It seems that some of the proposed changes are not headed to the flexibility of the labour market, but quite the opposite. Yes, there are currently too many breaches regarding hidden employment relationships and employers are mostly pursuing solely their economic interest, but it is questionable whether proposed changes are a way of solving this problem and not just creating an additional one. Such strict regulation could lead to massive terminations of agreements and worsening of relations, since both parties will want to avoid exposure to hefty fines and even more individuals may end up at the Employment Service of Slovenia.

Other relevant changes are:

  • severance pay is due with the last salary (currently on the day of termination of employment relationship);
  • redefinition of the “due to incapacity” reason for ordinary termination of employment agreement: the wording is amended so it is clear that this reason is connected to capability of the employee as well as their conduct; employee’s conduct must, of course, be objectively established and must influence the incapability of continuation of the working process;
  • redefinition of the termination date of employment in case the employee is absent from work due to temporary inability to work due to illness or injury: it shall be the last day of absence from work due to temporary inability to work due to illness or injury (under the current legislation the employee actually had to come to work for one day after the mentioned absence which represented difficulties in practice);
  • entitlement to unemployment benefit also in case of mutual termination of employment up to six months (currently not the case), but with a few particularities:  the employee  will be able to waive this right, the funds will be paid by the Employment Service of Slovenia just as in all other cases, but the funds will be provided by the employer and in case the employee gets a new job in the period in which they would otherwise be entitled to the mentioned benefit, the employer will not be reimbursed with the proportional part of the unpaid funds;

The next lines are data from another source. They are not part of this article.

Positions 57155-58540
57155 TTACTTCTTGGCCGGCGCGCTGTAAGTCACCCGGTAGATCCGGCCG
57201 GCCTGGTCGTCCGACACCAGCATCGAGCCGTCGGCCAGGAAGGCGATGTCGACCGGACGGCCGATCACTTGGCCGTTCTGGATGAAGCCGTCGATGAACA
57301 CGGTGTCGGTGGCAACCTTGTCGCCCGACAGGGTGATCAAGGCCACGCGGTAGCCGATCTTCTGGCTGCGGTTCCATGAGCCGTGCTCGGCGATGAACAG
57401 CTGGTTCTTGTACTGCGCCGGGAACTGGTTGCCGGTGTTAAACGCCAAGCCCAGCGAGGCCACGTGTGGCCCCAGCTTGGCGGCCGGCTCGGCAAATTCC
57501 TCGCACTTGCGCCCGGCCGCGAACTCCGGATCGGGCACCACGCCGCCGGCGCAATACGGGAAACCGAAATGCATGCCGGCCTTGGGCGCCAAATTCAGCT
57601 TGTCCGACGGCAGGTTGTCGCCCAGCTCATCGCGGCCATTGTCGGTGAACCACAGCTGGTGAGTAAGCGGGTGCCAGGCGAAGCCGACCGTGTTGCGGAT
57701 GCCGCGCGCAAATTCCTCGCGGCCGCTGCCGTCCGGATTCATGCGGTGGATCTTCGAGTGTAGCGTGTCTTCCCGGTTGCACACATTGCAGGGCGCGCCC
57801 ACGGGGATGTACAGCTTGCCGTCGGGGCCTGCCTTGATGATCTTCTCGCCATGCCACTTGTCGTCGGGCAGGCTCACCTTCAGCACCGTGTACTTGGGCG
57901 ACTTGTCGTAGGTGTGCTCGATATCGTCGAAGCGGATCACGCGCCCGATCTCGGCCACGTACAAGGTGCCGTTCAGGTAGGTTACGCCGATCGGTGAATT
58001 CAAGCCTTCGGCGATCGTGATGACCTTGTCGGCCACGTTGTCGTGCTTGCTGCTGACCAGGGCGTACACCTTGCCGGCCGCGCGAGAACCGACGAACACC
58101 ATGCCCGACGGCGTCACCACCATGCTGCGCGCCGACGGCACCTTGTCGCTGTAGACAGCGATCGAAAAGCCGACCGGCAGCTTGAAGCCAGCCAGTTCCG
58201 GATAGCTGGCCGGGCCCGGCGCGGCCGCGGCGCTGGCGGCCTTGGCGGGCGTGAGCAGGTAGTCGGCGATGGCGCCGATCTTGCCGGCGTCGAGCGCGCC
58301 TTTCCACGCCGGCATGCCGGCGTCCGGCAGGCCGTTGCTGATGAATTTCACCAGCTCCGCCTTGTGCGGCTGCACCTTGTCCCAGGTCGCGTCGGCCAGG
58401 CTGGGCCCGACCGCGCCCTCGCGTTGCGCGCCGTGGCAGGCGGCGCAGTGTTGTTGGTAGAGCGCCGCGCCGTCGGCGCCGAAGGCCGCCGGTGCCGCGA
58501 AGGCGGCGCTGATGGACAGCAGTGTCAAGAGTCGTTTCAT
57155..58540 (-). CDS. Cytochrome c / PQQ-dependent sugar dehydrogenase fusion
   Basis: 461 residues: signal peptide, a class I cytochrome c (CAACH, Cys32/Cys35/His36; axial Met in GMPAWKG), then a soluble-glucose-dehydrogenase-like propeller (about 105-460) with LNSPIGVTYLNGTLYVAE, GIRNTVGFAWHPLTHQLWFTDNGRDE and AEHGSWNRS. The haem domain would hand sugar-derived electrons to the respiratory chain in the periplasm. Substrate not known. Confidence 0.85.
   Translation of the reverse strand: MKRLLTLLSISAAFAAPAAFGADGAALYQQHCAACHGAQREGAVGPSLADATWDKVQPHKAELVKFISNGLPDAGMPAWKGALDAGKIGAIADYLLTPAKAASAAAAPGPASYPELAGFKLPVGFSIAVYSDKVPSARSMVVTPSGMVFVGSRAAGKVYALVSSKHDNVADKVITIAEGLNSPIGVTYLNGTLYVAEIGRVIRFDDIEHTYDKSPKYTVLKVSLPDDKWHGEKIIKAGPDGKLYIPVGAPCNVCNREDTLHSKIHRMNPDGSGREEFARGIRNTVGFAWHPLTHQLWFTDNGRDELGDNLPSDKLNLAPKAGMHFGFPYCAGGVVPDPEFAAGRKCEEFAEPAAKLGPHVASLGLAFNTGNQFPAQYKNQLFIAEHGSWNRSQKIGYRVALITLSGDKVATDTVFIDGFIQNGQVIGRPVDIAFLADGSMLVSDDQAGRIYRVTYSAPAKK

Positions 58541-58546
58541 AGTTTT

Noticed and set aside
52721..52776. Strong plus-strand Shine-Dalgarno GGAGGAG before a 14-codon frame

• measures to increase the involvement of citizens of working age in the labour market by increasing the efficiency of the activation of all unemployed persons (e.g. gradual sanctioning of inactivity, decrease of the benefit due to inactivity/breach, payment of 20% of the last benefit for the recipients with lower education even after employment if they are re-employed within the period of time in which they would still be entitled to the benefit) and intensive search for new employment during the notice period (mandatory – currently it is optional; in case of breach, the individual will be receiving a lower benefit for three months) as well as no reimbursement of costs of the employer for the period in which the employee was looking for new employment (currently employers are reimbursed by the Employment Service of Slovenia).

At this stage, the above mentioned proposals are open for public discussion, comments and proposals may be submitted until 9 December 2016. We believe (and hope) that these versions of the proposals will be redrafted before they are sent to the Parliament. 


Portrait of Amela Žrt
Amela Žrt